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NZ’s First Gorillas at Home at Orana

NZ’s First Gorillas at Home at Orana

New Zealand’s only gorilla group has settled into their new home at Orana Wildlife Park and are now ready to meet the public! Fataki (12), Fuzu (7) and their half-brother, Mahali (6), arrived in mid-June. They have completed quarantine and Park staff have since been steadily settling the animals to their brand new $6M home.

The exhibit is the most ambitious project ever undertaken at Orana. Construction commenced on 7 July 2014 and was completed on 15 June 2015. The Centre will be officially opened by Hon. Lianne Dalziel Mayor of Christchurch at 1pm tomorrow. Visitors will be able to view the gorillas from Friday.

Orana’s Chief Executive, Lynn Anderson, says: “Our team are incredibly excited about having these magnificent animals at Orana! Fataki weighs 190kg and is a very impressive animal. He is starting to develop a silver back and will become even more majestic with age. The two ‘little’ boys Fuzu and Mahali each weigh around 90kg and are mischievous animals with great characters. Visitors will simply adore them!”

Team Leader of Gorillas, Nichola Creighton, says: “the boys are awesome; it is a very rewarding and challenging experience working with such amazing animals. We are proud to have joined the international zoo-based breeding programme for these critically endangered animals. Our initial role is supporting the programme by housing bachelors and raising awareness on the plight of gorillas. Threats to gorillas are primarily driven by our lifestyle choices, such as habitat loss due to coltan mining.”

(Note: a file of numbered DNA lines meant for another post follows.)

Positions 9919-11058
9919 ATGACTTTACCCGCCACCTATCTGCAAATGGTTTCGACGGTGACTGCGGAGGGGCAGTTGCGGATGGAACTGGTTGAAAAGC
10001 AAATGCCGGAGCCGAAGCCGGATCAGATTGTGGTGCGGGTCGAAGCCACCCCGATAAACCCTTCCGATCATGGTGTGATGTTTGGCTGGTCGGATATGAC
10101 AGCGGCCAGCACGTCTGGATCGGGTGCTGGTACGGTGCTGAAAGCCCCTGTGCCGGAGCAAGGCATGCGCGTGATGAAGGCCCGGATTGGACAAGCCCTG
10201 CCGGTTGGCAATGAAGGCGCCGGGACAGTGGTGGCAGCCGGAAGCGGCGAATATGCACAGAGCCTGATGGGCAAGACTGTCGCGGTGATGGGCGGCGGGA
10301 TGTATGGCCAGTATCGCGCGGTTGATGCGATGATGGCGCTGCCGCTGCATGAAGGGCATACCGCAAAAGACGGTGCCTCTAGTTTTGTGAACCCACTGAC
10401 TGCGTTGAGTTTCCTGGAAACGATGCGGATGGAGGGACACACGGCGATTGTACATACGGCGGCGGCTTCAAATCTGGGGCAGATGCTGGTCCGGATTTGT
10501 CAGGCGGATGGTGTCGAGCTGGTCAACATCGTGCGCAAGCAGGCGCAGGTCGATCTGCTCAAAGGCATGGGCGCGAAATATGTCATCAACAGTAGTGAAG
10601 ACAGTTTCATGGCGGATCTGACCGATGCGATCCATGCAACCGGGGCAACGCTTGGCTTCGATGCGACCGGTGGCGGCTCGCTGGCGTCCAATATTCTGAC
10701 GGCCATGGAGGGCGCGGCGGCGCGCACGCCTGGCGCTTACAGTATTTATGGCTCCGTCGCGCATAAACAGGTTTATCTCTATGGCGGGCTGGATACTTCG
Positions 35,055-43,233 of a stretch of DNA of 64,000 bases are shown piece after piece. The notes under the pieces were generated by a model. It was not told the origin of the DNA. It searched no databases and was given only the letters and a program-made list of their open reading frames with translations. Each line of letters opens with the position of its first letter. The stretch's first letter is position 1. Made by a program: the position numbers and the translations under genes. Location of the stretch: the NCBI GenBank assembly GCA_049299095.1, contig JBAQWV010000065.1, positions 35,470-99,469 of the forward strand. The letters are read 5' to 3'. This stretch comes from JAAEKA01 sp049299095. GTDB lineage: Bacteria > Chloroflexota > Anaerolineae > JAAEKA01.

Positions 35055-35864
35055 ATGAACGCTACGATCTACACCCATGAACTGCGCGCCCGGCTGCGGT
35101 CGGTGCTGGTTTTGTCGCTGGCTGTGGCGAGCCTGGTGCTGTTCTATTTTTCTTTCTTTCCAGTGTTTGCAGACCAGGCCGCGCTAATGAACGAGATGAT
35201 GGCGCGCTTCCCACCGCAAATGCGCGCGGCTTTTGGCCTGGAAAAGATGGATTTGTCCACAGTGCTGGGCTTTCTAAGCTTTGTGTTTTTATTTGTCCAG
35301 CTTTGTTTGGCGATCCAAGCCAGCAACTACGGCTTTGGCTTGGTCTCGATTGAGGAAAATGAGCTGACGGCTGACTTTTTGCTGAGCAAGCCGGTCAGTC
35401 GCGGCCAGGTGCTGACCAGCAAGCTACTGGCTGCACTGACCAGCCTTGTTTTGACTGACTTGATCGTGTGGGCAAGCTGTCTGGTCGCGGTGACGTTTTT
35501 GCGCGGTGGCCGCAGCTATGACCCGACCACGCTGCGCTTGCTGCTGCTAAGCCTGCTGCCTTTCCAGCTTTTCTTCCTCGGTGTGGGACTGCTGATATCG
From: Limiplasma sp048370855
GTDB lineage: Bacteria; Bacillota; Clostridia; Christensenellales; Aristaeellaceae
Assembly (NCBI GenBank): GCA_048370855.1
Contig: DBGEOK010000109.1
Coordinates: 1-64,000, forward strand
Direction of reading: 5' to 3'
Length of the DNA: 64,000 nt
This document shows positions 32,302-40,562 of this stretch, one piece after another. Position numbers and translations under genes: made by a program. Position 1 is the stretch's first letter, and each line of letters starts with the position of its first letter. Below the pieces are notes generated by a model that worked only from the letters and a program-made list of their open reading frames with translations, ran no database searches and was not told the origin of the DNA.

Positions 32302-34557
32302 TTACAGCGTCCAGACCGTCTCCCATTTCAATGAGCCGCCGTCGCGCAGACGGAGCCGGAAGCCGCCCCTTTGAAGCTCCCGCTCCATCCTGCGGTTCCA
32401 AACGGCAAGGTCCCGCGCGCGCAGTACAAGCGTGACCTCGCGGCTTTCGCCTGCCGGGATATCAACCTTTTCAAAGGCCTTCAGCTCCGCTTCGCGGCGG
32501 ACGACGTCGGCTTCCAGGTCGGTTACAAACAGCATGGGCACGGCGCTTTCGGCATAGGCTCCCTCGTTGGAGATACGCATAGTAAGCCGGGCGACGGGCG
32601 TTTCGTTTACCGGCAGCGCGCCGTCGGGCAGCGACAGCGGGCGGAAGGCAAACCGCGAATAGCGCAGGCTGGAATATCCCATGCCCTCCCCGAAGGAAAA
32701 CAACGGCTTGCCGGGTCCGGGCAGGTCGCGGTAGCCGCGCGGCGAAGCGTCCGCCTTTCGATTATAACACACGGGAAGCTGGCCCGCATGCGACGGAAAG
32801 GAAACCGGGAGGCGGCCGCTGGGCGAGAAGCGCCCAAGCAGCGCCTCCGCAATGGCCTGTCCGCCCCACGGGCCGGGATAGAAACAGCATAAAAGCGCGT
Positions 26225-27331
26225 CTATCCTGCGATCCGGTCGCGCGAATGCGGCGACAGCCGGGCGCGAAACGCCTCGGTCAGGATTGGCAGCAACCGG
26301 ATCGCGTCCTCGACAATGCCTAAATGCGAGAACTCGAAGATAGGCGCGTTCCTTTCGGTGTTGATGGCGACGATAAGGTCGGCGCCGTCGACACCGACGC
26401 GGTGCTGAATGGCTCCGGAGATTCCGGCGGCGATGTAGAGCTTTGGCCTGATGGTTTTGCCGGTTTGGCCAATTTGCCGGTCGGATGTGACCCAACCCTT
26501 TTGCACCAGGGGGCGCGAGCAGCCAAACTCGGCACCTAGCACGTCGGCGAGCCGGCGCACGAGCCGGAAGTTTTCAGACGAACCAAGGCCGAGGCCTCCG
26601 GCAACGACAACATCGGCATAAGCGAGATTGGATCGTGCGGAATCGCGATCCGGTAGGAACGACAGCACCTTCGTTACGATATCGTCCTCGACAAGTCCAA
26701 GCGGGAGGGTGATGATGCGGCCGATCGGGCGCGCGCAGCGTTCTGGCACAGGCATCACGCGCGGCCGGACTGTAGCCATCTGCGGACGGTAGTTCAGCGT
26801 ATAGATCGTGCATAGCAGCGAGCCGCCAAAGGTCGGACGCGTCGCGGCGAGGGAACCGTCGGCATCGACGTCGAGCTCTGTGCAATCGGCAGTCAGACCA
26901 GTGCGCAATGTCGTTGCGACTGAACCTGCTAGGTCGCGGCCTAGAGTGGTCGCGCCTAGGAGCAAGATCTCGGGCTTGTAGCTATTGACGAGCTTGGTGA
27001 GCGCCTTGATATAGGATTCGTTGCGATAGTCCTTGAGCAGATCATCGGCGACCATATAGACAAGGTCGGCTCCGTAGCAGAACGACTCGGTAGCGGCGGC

Lynn adds: “I am delighted that our dedicated team has successfully delivered this development. We are committed to playing our part in a bright future for Christchurch and have been planning to hold gorillas for eight years! Our original plan was to create a Gorilla Habitat and it was due for completion in 2013. The earthquakes resulted in the project being placed on hold for two years as a result of significantly reduced visitation and income. The time delay led to a revision of the concept; through extensive expert consultation we set about creating a Great Ape Centre capable of holding not only gorillas but also orang-utans (in separate spaces)!

We consider bringing gorillas to Christchurch to be something special for local people who have suffered so much through the earthquakes. Importantly, the development will be a significant drawcard for domestic and international visitors and therefore have a direct economic benefit to the region. Increasing visitor numbers is one of the vital components in the recovery of our city. The Centre is an important part of the Canterbury re-build and signals that Canterbury is open for business.

As a charitable trust, Orana raises 100% of funds for each new development and generating the required funds for this project has been a commendable effort by our team. We gratefully acknowledge the grant organisations, estates, individuals and companies who generously provided funding for the project and thank the contractors who went above and beyond for this key development. We especially acknowledge Ian Cumberpatch Architects Ltd and Strongline South Ltd who were the lead architect and main contractor respectively for the development. Their commitment to the project was outstanding. They have all helped us to bring New Zealand’s first gorillas to Christchurch” concludes Lynn.

Orana Wildlife Park especially wishes to acknowledge the following for their generous grants for this project:
· Lottery Grants Board
· Eureka Trust
· Un Cadeau Charitable Trust
· First Sovereign Trust
· Pub Charity
· The Canterbury Community Trust
· The Southern Trust
· Mainland Foundation
· Brian Mason Scientific & Technical Trust

Fast facts about Gorillas
· Gorillas are the largest and most powerful of all the primates and are one of the Great Apes (along with orang-utans, chimpanzees and bonobos).
· Gorillas can live to 50 years in captivity.
· Gorillas are gentle, social animals that live in close family groups. The group is led by a dominant male called a silverback. The silverback has grey hair on its back which develops with sexual maturity. The silverback is responsible for leading, protecting and defending the group. Adult males are called blackbacks.
· There are two species of gorilla: the Eastern and the Western Gorillas. The Western Gorillas includes the Western Lowland Gorillas (held at Orana) and the Cross River Gorillas. The Eastern Gorillas includes the Eastern Lowland Gorillas and the Mountain Gorillas.


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